For consumers, straight-to-digital would be the greatest thing to happen in the film industry since Meryl Streep’s birth. Such a release could save over fifty dollars per average family of four on a movie night. Instead of buying four tickets, popcorn, and drinks, the family would buy one $20 film to enjoy together in the comfort of their own home with snacks “brought to you by” The Pantry.

As I went to find resources and additional information about the Veronica Mars digital release, I found dozens of news articles about the download’s issues. Users’ technical difficulties were so numerous that producers have begun offering refunds to fans that were promised the download in exchange for their financial support in making the film. This Veronica-induced digital disaster is due to UltraViolet, a video distribution format that encodes films to prevent copying and consequent pirating. Specifically, the encoding only allows films to be downloaded to approved devices.

While UltraViolet is appealing to film producers, the program’s “technical difficulties” have had a habit of turning fans away. The UltraViolet format requires viewers to make accounts with various distribution programs in order to download their content. Flixster and UltraViolet at just two of the services users must sign up for if they want to watch their free digital download. 

While the article I read in The Economist detailed an alternative distribution format the film producers could have used to make the experience easier, I think this distribution debacle is a great example of why movie theaters are important to both producers and consumers. Producers make more money and consumers are guaranteed a good experience. This situation also pertains to the question we are constantly asking in class: How do you charge people for something that was once free? Fans that got free downloads of the films had a lot of hassle getting to the actual content, while people that bought the film on iTunes or Amazon payed for an easier experience. Cost vs. quality. 


Apple TV: The New Netflix?

Forbes released an article concerning Netflix’s stock. However, Netflix’s shares do not interest me, it’s the reason they are taking a hit. Apple is teaming up with Comcast to create Apple TV to bring streaming to its customers. It would appear that competitors are entering the market of alternative distribution and streaming. I find it interesting that other companies are beginning to see opportunity in this market segment and that there are potential customers to reach with alternative distribution systems.

It makes me wonder if television creators will start to use streaming as a primary means of distribution. As attention and time of audiences shift from their television sets to their computers, this shift is possible. I’m curious to see where this Apple TV will go and how customers will react to it.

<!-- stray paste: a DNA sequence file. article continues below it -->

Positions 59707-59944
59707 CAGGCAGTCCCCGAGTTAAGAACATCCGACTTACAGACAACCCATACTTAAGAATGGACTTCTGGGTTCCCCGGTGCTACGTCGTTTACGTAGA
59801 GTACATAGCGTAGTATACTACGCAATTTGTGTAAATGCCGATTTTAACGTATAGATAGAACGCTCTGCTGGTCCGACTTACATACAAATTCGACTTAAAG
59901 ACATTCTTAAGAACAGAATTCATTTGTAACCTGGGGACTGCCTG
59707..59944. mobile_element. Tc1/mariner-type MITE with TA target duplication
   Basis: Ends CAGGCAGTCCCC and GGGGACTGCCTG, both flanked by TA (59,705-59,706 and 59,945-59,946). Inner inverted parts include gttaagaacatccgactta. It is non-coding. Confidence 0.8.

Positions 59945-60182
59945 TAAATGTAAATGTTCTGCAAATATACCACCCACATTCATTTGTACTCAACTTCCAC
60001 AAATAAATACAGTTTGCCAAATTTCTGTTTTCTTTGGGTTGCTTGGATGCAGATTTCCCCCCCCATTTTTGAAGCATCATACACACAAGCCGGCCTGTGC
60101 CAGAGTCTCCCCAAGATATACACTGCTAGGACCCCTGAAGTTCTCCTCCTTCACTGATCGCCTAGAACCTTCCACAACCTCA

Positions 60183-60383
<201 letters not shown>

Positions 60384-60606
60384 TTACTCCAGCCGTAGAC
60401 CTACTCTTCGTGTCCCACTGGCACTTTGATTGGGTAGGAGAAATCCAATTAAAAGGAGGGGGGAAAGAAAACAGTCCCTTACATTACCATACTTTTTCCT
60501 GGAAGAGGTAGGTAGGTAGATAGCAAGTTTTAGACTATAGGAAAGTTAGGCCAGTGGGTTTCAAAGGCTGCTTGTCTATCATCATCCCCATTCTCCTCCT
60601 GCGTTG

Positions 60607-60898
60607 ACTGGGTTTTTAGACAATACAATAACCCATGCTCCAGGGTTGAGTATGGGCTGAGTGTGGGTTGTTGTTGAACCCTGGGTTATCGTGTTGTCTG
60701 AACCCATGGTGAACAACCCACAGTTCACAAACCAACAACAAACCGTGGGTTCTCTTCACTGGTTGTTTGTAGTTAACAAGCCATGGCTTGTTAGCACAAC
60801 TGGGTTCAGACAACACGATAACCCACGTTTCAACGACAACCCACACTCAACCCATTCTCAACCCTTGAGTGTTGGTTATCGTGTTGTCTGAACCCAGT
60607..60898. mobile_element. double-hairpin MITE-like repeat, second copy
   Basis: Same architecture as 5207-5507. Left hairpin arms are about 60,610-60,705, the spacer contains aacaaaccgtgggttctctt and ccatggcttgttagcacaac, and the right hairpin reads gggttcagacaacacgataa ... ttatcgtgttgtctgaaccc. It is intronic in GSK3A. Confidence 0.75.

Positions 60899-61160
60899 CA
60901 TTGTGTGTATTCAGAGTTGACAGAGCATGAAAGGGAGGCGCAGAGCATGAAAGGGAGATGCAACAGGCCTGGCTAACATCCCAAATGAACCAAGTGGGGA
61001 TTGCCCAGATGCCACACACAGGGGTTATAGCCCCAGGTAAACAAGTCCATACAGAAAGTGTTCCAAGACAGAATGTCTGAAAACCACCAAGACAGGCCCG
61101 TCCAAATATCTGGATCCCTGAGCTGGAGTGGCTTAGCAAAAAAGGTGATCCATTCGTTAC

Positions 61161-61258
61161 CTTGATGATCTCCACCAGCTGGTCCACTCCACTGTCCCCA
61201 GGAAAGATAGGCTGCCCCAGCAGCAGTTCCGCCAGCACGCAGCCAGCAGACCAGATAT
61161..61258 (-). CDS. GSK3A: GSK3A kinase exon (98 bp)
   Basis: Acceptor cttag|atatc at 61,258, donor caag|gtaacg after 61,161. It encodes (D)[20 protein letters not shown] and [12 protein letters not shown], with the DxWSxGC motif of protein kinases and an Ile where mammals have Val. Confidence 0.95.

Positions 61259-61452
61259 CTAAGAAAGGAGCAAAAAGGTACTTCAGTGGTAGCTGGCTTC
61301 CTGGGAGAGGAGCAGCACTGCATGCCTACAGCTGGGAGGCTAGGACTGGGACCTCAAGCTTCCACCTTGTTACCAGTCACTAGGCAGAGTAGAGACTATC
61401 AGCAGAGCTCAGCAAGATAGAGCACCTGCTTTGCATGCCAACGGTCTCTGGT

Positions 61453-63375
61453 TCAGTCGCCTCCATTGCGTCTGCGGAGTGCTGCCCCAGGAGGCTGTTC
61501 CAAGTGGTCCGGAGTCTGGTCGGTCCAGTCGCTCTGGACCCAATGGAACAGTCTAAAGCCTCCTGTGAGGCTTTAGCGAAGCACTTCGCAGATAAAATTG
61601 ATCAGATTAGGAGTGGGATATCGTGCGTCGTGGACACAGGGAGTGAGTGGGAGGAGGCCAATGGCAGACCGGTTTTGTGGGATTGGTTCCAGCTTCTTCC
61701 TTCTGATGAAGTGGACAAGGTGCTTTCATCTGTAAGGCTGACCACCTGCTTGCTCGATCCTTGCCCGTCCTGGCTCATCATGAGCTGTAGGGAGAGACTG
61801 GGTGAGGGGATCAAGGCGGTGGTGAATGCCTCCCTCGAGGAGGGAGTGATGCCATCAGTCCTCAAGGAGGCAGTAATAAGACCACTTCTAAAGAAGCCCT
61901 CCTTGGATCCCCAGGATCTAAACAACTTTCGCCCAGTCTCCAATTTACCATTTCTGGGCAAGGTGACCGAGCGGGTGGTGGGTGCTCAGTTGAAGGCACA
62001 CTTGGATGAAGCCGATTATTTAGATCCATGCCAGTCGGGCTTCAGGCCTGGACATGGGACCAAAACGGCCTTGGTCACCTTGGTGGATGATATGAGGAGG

Netflix vs. Comcast (and apple)

An article posted earlier today on the Forbes website addresses not only the recent development where Netflix has agreed to pay Comcast for higher streaming speeds that I had previously mentioned on this blog, but also a potential new streaming deal between Comcast and Apple.  

According to the article, following secret meetings between Apple and Comcast about the new streaming service Netflix shares dropped nearly 8%.  The author suggests that the sinking shares was a result of the aforementioned meeting.  I am not particularly knowledgable about stocks or anything related to them, but that seems like a pretty large drop in shares based off of something that is mostly conjecture.  I do not think, however, it is out of the question to assume that it may have partially had to with the recent net neutrality issue that Netflix has undergone with Comcast.  Although users are certainly going to benefit from the deal, perhaps some people were frustrated enough to pull their support from the company.  

This is also interesting because the Forbes article also points to a blog post from Netflix CEO Reed Hastings where he voices his complaints of dealing with ISPs.  Reed himself, unsurprisingly, is a strong proponent of net neutrality.  In the post he also explains how, in an intentionally general manner, the recent events between his company and Comcast could eventually lead to a poor consumer experience.  Not knowing the specifics, this information makes it all the more surprising that Netflix backed down so quickly.  Was the situation extremely one-sided? Did Netflix have no leeway? 

Regardless, the new information about a new streaming service from Comcast and Apple seems to mark new era in the alternative distribution market.  Depending on what the service is, this could be the first cable company to all the way into the digital domain.  Apple and Comcast are two very powerful companies who likely have what it takes to make a name for themselves in the streaming world.